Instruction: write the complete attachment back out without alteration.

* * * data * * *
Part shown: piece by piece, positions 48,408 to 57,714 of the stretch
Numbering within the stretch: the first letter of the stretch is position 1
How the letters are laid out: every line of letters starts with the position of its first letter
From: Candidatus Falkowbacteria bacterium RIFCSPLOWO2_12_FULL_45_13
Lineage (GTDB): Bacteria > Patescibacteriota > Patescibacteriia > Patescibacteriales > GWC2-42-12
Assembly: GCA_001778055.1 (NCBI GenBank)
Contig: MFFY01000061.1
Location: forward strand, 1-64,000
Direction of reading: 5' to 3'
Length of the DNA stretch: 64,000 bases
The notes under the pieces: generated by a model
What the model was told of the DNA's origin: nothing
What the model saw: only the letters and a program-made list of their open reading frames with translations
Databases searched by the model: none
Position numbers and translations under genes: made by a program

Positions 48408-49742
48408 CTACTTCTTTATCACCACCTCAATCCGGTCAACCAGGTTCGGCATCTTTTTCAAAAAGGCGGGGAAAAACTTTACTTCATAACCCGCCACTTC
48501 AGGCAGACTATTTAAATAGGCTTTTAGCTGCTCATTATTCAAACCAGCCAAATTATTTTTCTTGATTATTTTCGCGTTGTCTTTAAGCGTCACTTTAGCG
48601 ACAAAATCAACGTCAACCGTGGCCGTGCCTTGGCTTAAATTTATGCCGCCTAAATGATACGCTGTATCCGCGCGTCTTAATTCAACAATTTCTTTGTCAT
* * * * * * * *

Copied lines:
Part shown: piece by piece, positions 48,408 to 57,714 of the stretch
Numbering within the stretch: the first letter of the stretch is position 1
How the letters are laid out: every line of letters starts with the position of its first letter
From: Candidatus Falkowbacteria bacterium RIFCSPLOWO2_12_FULL_45_13
Lineage (GTDB): Bacteria > Patescibacteriota > Patescibacteriia > Patescibacteriales > GWC2-42-12
Assembly: GCA_001778055.1 (NCBI GenBank)
Contig: MFFY01000061.1
Location: forward strand, 1-64,000
Direction of reading: 5' to 3'
Length of the DNA stretch: 64,000 bases
The notes under the pieces: generated by a model
What the model was told of the DNA's origin: nothing
What the model saw: only the letters and a program-made list of their open reading frames with translations
Databases searched by the model: none
Position numbers and translations under genes: made by a program

Positions 48408-49742
48408 CTACTTCTTTATCACCACCTCAATCCGGTCAACCAGGTTCGGCATCTTTTTCAAAAAGGCGGGGAAAAACTTTACTTCATAACCCGCCACTTC
48501 AGGCAGACTATTTAAATAGGCTTTTAGCTGCTCATTATTCAAACCAGCCAAATTATTTTTCTTGATTATTTTCGCGTTGTCTTTAAGCGTCACTTTAGCG
48601 ACAAAATCAACGTCAACCGTGGCCGTGCCTTGGCTTAAATTTATGCCGCCTAAATGATACGCTGTATCCGCGCGTCTTAATTCAACAATTTCTTTGTCAT